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As he withdraws his virtue, so they pass,

Long love to her has borne the faithful knight, And the same matter makes another mass :

| And well deserv'd, had Fortune done him right : This law th' Omniscient Power was pleas'd to give, l 'Tis time to mend her fault; since Emily That every kind should by succession live!

By Arcite's death from former vows is free : That individuals die, his will ordains,

If you, fair sister, ratify th' accord, The propagated species still remains.

And take him for your husband and your lord, The monarch oak, the patriarch of the trees, 'Tis no dishonour to confer your grace Shoots rising up, and spreads by slow degrees; On one descended from a royal race : Three centuries he grows, and three he stays, And were he less, yet years of service past Supreme in state, and in three more decays;

From grateful souls exact reward at last :
So wears the paving pebble in the street,

Pity is Heaven's and yours; nor can she find
And towns and towers their fatal periods meet : A throne so soft as in a woman's mind."
So rivers, rapid once, now naked lie,

[dry. He said ; she blush'd; and, as o'eraw'd by might, Forsaken of their springs; and leave their channels Seem'd to give Theseus what she gave the knight. So man, at first a drop, dilates with heat,

Then turning to the Theban thus he said ; Then, form'd, the little heart begins to beat; “ Small arguments are needful to persuade Secret he feeds, unknowing in the cell ;

Your temper to comply with my command ;” At length, for hatching ripe, he breaks the shell, And speaking thus, he gave Emilia's hand. And struggles into breath, and cries for aid; Smil'd Venus, to behold her own true knight Then, helpless, in his mother's lap is laid.

Obtain the conquest, though he lost the fight; He creeps, he walks, and, issuing into man,

And bless'd with nuptial bliss the sweet laborious Grudges their life, from whence his own began :

night. Reckless of laws, affects to rule alone,

Eros, and Anteros, on either side, Anxious to reign, and restless on the throne : One fir'd the bridegroom, and one warm'd the bride ; First vegetive, then feels, and reasons last;

And long-attending Hymen, from above, Rich of three souls, and lives all three to waste. Shower'd on the bed the whole Idalian grove. Some thus; but thousands more in flower of age :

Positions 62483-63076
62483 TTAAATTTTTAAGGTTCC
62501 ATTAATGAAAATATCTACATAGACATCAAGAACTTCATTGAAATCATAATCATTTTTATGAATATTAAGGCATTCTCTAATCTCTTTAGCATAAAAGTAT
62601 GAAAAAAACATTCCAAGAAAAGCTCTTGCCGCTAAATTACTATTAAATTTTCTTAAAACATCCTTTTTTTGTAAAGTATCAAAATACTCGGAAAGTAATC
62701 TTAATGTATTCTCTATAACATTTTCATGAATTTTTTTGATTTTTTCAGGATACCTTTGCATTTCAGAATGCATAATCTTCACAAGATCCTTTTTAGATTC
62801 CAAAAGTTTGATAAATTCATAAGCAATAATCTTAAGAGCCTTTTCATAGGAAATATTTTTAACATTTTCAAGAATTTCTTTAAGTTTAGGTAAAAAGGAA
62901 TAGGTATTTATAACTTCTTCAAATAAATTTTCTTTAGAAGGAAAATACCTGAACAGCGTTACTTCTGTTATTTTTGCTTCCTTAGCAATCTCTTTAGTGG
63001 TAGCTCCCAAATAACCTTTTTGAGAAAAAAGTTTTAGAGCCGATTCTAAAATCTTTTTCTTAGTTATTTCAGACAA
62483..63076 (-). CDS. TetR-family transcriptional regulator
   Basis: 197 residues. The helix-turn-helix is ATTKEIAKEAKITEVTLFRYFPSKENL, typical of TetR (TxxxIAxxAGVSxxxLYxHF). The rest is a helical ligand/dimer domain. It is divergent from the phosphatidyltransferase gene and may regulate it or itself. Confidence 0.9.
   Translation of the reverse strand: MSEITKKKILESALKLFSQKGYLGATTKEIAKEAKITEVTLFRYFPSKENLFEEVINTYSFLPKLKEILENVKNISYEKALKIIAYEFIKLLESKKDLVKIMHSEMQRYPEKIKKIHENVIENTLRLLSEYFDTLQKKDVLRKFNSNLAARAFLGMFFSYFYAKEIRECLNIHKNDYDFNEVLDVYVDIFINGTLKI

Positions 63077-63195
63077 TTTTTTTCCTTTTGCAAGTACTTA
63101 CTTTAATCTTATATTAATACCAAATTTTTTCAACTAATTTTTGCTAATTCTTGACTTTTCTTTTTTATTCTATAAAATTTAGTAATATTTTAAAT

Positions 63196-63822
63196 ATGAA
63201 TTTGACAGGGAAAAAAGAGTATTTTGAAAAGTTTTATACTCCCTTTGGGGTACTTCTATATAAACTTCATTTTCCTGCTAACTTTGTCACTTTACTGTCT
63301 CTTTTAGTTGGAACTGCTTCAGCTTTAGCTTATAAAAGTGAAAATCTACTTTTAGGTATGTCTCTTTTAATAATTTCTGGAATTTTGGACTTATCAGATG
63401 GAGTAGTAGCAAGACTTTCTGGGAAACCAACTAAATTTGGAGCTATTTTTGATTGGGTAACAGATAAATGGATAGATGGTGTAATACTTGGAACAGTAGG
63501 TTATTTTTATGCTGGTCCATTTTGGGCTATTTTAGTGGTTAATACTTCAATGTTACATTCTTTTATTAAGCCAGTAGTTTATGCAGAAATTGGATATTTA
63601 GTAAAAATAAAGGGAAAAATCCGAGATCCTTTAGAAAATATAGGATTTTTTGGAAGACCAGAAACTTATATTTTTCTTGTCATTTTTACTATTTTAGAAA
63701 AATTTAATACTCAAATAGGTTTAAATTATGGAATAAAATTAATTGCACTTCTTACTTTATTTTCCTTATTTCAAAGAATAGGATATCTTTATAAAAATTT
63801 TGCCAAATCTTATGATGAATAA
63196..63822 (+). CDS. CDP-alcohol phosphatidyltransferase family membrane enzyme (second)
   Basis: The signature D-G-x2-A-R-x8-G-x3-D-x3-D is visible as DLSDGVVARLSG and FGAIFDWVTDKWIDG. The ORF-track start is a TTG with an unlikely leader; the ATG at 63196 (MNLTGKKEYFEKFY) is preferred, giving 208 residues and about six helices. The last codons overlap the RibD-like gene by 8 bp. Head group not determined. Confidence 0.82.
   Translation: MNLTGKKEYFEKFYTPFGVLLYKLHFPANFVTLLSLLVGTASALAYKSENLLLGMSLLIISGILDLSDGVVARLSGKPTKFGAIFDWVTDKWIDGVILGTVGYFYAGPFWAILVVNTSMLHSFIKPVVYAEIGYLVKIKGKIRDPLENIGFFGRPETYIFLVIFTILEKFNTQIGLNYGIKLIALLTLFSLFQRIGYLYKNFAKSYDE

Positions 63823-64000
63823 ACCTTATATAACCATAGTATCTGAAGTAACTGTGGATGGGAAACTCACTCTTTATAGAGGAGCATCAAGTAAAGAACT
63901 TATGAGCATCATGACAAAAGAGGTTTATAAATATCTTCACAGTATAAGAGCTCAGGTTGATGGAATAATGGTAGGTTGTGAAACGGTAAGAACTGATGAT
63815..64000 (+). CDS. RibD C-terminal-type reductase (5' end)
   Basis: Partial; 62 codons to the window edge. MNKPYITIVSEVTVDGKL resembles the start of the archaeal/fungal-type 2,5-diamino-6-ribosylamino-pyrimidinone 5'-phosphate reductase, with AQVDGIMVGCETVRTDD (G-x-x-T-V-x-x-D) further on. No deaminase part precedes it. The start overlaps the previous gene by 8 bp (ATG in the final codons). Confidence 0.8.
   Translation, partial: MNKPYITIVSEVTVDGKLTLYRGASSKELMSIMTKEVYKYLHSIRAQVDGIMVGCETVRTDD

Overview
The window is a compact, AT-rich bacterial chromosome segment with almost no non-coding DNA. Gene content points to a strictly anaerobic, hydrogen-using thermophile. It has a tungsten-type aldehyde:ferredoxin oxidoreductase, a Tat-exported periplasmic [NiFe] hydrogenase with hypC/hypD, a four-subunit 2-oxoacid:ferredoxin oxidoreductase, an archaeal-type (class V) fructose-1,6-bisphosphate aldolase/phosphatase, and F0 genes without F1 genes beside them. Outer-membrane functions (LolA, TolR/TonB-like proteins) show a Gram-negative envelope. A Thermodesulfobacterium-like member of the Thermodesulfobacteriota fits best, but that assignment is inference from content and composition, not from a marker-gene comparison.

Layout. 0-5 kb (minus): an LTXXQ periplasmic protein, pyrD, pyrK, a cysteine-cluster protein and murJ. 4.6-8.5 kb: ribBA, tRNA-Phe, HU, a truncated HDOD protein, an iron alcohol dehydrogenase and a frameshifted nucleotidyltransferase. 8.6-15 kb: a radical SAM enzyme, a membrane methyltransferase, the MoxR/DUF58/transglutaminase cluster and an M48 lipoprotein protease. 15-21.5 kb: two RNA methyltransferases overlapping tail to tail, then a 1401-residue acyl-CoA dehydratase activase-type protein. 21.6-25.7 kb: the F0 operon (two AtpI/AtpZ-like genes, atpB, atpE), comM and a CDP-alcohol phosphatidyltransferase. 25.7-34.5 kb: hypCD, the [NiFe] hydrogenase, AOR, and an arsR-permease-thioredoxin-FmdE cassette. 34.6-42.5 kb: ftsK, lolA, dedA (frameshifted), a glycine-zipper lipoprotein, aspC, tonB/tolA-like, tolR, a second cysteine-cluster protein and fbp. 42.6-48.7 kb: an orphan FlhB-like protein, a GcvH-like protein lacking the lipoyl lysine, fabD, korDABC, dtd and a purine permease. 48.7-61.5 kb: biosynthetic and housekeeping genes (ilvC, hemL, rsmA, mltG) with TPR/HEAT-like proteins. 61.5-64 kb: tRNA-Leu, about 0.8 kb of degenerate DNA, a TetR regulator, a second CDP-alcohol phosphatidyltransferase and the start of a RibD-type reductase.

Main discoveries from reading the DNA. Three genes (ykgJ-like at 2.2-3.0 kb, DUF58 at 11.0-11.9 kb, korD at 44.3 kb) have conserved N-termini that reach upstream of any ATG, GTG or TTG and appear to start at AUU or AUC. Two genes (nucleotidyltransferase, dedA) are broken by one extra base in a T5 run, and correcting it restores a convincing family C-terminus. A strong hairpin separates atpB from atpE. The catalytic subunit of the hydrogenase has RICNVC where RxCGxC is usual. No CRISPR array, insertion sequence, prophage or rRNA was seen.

All of a tenour was their after-life, For few arrive to run the latter stage.

No day discolour'd with domestic strife; Sunk in the first, in battle some are slain,

No jealousy, but mutual truth believ'd, And others whelm'd beneath the stormy main. Secure repose, and kindness undeceiv’d. What makes all this, but Jupiter the king,

Thus Heaven, beyond the compass of his thought, At whose command we perish, and we spring? Sent him the blessing he so dearly bought. Then 'tis our best, since thus ordain'd to die,

So may the queen of love long duty bless,
To make a virtue of necessity.

And all true lovers find the same success.
Take what he gives, since to rebel is vain;
The bad grows better, which we well sustain ;
And could we choose the time, and choose aright,
'Tis best to die, our honour at the height.
When we have done our ancestors no shame,

But serv'd our friends, and well secur'd our fame ;

Then should we wish our happy life to close,
And leave no more for Fortune to dispose :

In days of old, when Arthur fill'd the throne, So should we make our death a glad relief

Whose acts and fame to foreign lands were blown; From future shame, from sickness, and from grief: The king of elfs and little fairy queen Enjoying while we live the present hour,

Gambol'd on heaths, and danc'd on every green; And dying in our excellence and flower,

And where the jolly troop had led the round, Then found our death-bed every friend should run, The grass unbidden rose, and mark'd the ground: And joyous of our conquest early won :

Nor darkling did they glance, the silver light While the malicious world with envious tears Of Phæbe serv'd to guide their steps aright, Should grudge our happy end, and wish it theirs. And, with their tripping pleas'd, prolong the night. Since then our Arcite is with honour dead,

Her beams they follow'd, where at full she play'd, Why should we mourn, that he so soon is freed, Nor longer than she shed her horns they stay'd, Or call untimely what the gods decreed?

From thence with airy flight to foreign lands convey'd. With grief as just, a friend may be deplor'd, Above the rest our Britain held they dear, From a foul prison to free air restor'd.

More solemnly they kept their sabbaths here, [year. Ougtat be to thank his kinsman or his wife,

And made more spacious rings, and revel'd half the Could tears recall him into wretched life?

I speak of ancient times, for now the swain
Their sorrow hurts themselves ; on him is lost ; Returning late may pass the woods in vain,
And, worse than both, offends his happy ghost. | And never hope to see the nightly train :